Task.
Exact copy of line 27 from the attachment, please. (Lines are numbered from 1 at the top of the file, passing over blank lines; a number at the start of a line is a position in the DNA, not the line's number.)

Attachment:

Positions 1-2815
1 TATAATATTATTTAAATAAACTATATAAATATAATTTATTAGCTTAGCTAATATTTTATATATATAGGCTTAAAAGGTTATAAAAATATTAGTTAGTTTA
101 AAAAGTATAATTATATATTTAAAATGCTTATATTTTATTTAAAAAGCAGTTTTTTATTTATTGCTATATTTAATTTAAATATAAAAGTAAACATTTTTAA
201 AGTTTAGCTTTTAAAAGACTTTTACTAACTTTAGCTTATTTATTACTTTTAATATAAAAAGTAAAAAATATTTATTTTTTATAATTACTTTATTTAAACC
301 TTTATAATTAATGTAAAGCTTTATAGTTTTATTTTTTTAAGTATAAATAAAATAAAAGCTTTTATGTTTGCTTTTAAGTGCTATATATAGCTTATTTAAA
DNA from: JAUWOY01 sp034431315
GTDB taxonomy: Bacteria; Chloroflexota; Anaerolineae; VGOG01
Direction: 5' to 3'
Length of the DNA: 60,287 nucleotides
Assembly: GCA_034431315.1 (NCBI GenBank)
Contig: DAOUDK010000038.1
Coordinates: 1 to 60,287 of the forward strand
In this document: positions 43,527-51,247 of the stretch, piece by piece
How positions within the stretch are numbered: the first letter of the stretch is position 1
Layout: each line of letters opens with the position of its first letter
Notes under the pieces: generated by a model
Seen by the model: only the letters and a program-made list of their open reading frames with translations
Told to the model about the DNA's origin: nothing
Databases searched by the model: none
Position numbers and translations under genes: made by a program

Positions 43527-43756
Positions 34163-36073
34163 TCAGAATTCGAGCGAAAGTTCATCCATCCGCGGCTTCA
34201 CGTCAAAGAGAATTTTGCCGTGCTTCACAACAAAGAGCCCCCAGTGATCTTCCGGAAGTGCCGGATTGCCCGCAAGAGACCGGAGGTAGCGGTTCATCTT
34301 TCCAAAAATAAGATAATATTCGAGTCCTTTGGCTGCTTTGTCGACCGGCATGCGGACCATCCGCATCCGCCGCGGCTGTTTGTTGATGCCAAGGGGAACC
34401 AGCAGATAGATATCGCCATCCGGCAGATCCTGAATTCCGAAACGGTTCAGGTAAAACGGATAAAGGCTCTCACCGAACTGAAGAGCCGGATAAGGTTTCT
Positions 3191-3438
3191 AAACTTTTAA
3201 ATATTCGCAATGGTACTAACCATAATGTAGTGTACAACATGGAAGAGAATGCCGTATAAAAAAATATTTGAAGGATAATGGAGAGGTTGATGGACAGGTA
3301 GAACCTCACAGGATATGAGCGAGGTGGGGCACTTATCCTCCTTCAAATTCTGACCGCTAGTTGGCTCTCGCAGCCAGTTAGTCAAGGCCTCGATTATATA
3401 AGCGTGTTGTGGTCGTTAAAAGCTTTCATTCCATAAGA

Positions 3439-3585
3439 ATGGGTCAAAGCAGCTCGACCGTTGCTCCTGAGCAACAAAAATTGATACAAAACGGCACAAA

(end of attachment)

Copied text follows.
Positions 3191-3438